Pentagon May Take Legal Action Against SEAL Author | WAMU 88.5 - American University Radio

NPR : News

Pentagon May Take Legal Action Against SEAL Author

The Pentagon says it is considering taking legal action against the author of No Easy Day, a firsthand account of the Navy SEAL raid in Pakistan that killed Osama bin Laden.

In a letter [PDF] to the author, the Defense Department's general counsel, Jeh Johnson, said the book violated the author's agreements to not divulge military secrets.

The author of No Easy Day is Matt Bissonnette, who used the pseudonym Mark Owen. Johnson's letter is addressed to "Mr Owen."

The letter says the author signed two nondisclosure agreements, which remain in force though he has left the active-duty Navy.

Here's more from the letter dated Aug. 30:

"I write to formally advise you of your material breach and violation of your agreements, and to inform you that the Department is considering pursuing against you, and all those acting in concert with you, all remedies legally available to us in light of this situation."

Bissonnette wrote that one of his colleagues shot bin Laden in a doorway in the compound in Abbottabad, Pakistan. He says he and another SEAL found al-Qaida's leader gravely wounded on the floor in his bedroom and killed him. That appears to contradict the Obama administration's account of the killing, which said SEALs assumed bin Laden could be reaching for a weapon.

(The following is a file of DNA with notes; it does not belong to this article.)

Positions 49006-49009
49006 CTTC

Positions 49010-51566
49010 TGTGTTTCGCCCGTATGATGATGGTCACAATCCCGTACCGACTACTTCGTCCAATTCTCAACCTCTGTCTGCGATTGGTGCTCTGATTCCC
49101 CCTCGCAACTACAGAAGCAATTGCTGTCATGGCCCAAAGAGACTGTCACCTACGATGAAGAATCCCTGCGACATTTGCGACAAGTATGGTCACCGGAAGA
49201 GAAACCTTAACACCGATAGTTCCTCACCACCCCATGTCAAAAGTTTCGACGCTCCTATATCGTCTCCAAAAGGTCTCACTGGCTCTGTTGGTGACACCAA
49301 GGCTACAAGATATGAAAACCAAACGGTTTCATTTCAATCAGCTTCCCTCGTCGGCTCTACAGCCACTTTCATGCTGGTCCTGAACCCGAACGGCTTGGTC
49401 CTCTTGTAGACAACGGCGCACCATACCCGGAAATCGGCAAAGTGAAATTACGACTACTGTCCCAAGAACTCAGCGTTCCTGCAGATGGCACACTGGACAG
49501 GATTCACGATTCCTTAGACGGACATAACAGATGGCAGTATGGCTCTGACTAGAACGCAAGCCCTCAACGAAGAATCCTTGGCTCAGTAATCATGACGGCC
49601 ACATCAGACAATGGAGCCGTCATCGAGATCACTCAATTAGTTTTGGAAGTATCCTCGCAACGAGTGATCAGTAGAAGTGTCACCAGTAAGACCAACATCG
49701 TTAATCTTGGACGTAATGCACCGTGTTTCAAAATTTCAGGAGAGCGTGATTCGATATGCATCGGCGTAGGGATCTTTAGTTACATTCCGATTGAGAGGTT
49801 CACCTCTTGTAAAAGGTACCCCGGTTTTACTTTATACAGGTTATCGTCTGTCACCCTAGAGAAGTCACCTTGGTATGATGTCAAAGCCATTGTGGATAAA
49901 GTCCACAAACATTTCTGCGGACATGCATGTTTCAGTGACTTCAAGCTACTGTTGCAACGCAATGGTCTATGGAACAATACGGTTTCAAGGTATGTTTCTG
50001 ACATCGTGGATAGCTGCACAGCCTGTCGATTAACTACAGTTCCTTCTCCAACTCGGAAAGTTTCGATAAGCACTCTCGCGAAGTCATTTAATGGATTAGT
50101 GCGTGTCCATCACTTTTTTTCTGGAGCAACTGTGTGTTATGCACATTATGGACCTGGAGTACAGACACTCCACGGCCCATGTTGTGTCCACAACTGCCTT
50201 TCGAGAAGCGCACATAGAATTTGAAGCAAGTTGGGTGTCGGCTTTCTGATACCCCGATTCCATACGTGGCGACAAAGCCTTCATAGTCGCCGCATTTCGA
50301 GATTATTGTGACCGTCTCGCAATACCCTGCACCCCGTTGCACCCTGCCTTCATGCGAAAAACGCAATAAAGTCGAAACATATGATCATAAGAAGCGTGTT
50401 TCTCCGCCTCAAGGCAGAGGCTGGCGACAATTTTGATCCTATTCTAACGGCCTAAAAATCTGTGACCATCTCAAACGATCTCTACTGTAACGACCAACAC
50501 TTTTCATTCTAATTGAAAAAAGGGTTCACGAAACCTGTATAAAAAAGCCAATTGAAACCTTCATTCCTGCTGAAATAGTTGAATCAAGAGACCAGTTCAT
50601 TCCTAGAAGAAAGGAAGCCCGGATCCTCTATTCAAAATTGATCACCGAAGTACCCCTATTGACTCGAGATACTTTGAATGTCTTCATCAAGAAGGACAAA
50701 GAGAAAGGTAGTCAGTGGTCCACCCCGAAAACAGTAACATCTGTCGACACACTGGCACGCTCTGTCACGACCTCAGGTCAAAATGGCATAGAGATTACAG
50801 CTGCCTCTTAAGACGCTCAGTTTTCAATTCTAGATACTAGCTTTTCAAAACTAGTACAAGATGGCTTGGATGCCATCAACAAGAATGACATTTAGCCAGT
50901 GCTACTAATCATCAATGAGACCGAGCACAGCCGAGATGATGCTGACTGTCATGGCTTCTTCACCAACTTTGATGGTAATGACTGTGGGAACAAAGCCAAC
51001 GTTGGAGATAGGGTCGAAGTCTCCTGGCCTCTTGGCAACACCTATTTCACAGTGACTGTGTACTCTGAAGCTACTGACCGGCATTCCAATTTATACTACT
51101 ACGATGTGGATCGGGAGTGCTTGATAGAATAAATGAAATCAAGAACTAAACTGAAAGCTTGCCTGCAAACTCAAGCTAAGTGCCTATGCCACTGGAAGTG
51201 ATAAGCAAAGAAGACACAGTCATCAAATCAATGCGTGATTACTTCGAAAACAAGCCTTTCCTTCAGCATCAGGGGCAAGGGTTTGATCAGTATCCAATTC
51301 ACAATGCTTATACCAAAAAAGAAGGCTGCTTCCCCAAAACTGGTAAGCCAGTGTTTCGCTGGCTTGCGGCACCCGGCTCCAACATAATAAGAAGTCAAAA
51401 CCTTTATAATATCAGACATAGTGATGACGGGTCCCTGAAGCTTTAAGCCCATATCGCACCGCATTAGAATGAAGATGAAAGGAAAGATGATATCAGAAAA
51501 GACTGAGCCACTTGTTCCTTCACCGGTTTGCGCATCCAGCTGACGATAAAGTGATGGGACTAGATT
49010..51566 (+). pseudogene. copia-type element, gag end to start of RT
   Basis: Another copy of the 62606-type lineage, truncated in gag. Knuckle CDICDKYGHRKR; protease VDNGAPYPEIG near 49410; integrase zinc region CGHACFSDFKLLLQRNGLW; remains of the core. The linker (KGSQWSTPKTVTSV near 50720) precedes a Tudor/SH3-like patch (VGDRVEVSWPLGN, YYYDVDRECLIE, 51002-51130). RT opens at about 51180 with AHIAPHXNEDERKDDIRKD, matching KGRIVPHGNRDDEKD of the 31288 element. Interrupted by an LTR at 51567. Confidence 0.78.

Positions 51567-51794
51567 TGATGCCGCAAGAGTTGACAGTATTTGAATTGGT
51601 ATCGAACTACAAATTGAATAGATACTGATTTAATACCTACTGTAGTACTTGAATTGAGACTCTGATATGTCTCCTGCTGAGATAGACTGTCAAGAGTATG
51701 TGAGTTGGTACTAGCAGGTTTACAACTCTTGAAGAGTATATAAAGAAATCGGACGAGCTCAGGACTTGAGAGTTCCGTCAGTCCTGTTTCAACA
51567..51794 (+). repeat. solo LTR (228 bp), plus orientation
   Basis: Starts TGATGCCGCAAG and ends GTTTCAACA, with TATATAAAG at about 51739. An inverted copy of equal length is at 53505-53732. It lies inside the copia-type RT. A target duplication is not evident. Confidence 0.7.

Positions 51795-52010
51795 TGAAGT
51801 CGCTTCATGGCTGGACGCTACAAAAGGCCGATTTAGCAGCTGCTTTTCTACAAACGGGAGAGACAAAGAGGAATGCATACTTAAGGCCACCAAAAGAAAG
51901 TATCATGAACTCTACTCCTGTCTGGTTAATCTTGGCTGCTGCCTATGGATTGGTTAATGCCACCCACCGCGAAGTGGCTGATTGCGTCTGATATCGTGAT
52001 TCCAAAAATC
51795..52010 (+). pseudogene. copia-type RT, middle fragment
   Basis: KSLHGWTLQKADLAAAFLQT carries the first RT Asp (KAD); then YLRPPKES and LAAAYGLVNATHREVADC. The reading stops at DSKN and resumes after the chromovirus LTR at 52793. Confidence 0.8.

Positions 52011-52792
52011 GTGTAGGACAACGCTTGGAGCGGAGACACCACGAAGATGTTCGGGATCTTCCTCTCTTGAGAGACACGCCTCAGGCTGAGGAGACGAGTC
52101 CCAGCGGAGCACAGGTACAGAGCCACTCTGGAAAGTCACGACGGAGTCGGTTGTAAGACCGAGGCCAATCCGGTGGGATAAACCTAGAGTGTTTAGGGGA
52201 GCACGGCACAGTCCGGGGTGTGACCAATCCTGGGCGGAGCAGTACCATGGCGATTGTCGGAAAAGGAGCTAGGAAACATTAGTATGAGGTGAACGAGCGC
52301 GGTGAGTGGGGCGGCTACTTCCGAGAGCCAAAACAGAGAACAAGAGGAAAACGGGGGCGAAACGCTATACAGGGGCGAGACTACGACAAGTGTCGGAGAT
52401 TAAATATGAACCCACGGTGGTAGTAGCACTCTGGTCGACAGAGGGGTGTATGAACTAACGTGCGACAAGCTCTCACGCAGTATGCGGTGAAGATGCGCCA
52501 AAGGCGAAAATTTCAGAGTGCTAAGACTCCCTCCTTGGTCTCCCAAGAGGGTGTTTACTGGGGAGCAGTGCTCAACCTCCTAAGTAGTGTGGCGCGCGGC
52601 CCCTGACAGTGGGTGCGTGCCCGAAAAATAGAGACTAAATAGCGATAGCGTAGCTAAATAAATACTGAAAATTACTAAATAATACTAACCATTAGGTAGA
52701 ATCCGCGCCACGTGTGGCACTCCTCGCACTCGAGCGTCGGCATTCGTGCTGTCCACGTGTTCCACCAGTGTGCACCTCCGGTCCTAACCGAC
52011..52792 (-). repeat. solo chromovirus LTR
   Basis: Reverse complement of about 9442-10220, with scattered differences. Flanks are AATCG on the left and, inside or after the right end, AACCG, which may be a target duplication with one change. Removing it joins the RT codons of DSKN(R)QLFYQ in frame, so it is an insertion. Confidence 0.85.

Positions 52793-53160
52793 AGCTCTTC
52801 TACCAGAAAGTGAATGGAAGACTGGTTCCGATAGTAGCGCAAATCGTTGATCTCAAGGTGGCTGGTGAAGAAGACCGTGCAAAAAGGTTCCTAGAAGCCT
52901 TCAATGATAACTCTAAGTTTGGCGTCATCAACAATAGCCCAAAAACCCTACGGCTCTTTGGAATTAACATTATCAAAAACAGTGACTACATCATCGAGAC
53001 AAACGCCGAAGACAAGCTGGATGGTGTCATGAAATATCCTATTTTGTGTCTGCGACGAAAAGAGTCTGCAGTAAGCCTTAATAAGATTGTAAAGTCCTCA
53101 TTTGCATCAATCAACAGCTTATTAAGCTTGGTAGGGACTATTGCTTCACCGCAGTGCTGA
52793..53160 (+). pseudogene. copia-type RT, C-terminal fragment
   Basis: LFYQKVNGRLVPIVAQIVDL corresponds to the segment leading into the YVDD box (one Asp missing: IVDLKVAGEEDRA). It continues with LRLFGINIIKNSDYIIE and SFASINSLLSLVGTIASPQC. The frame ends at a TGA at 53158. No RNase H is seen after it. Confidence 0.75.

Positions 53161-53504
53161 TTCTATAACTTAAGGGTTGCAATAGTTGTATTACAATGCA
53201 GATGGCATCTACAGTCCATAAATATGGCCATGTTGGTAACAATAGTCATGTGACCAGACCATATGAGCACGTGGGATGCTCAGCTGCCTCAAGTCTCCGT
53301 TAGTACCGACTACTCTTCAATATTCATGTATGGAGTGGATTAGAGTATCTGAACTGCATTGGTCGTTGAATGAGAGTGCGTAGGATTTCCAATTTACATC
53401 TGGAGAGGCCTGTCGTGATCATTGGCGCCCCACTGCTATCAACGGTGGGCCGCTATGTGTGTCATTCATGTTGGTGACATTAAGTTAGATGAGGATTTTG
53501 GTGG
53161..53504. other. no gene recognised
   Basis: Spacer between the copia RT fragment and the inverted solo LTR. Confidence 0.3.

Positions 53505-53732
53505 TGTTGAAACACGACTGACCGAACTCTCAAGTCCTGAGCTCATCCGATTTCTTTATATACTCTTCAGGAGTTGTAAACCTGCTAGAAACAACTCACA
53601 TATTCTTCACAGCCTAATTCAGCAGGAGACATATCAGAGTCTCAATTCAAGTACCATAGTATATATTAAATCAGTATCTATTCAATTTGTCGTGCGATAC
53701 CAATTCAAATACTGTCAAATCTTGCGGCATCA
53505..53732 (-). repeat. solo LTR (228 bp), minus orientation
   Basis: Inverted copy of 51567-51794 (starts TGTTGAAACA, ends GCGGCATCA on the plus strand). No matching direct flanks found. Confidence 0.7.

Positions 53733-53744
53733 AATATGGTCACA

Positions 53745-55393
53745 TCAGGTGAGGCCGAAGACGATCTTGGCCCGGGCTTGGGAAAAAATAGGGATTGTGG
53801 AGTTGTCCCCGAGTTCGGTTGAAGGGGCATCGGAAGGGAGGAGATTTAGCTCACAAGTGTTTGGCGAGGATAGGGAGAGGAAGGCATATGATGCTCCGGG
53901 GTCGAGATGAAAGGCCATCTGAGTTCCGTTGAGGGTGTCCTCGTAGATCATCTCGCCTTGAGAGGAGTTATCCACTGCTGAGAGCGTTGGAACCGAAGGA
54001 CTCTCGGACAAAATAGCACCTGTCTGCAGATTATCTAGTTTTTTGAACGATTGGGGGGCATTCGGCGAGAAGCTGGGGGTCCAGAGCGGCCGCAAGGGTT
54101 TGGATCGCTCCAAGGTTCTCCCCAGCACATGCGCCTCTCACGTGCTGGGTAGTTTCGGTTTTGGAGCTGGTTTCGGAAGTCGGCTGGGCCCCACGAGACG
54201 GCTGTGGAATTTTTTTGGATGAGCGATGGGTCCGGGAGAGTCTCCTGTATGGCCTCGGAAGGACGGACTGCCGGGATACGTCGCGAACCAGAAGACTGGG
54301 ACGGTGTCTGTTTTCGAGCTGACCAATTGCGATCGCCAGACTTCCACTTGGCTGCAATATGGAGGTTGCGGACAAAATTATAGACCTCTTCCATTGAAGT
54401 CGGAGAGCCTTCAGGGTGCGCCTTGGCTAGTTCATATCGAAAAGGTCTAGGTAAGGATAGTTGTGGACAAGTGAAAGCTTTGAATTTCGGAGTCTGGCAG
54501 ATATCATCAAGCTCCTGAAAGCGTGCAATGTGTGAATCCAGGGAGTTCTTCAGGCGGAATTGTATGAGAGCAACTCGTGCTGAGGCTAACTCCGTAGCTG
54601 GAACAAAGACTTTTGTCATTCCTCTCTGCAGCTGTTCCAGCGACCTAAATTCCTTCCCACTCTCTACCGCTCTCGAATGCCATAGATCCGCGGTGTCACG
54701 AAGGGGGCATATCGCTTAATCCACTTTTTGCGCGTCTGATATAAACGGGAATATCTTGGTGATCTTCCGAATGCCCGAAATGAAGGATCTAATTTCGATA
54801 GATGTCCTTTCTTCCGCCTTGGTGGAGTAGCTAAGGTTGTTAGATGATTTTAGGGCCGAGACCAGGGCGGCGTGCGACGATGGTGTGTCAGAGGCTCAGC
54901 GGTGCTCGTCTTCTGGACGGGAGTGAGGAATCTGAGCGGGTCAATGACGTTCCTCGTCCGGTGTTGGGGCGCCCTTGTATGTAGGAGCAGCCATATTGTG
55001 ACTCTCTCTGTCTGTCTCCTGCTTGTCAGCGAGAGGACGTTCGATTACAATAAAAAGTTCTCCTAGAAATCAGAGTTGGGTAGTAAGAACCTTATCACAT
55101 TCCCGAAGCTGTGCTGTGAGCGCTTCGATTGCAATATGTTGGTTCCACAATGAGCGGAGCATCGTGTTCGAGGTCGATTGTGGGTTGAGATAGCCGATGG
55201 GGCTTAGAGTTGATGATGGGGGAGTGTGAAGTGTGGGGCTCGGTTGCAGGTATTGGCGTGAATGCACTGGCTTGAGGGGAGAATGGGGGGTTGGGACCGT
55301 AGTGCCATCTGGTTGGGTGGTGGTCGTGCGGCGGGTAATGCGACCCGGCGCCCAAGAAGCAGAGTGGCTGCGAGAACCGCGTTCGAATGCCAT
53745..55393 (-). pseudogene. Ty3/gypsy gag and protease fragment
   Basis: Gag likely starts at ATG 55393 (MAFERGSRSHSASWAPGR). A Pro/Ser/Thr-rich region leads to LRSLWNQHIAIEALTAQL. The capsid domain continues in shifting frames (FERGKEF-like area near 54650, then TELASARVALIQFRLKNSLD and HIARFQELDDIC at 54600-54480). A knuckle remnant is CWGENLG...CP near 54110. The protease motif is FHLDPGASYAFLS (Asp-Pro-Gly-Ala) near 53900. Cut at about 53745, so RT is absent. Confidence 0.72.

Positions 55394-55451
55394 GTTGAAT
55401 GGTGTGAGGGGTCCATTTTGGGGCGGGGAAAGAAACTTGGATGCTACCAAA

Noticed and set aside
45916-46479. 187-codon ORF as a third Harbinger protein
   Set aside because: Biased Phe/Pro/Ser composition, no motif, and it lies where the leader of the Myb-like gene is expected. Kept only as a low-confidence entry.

Bissonnette says the book is "not political whatsoever," and he wrote it to set the record straight. Here's what he says in an interview with CBS' 60 Minutes due to air Sept. 9: "If these crazies on either side of the aisle want to make it political, shame on them. This is a book ... about Sept. 11, and it needs to rest on Sept. 11, not be brought into the political arena."

Bissonnette's book goes on sale Sept. 4.

Copyright 2012 National Public Radio. To see more, visit http://www.npr.org/.

NPR

'Trigger Mortis': New Bond Novel Brings Back Pussy Galore

For author Anthony Horowitz, the book is a return to the "true" James Bond. This means an unpublished scene from Ian Fleming himself — and a long-delayed reunion with a franchise favorite.
NPR

Bugs: Not What's For Dinner — Until They're Tastier, Maybe

A U.K. researcher says the environmental argument for eating bugs isn't working on its own. She says chefs and policymakers must "make insect dishes appeal as food, not just a way to save the planet."
NPR

5 Things You Should Know About George Pataki

For most voters, the name George Pataki might not ring a bell. But he was the last Republican elected to major statewide office in New York in more than 20 years. And he's running for president.
NPR

Technology Of Books Has Changed, But Bookstores Are Hanging In There

The debate over whether digital books are better continues. Yet in the age of Amazon, the number of independent booksellers is up. The revival is fueled, at least in part, by digital natives.

Leave a Comment

Help keep the conversation civil. Please refer to our Terms of Use and Code of Conduct before posting your comments.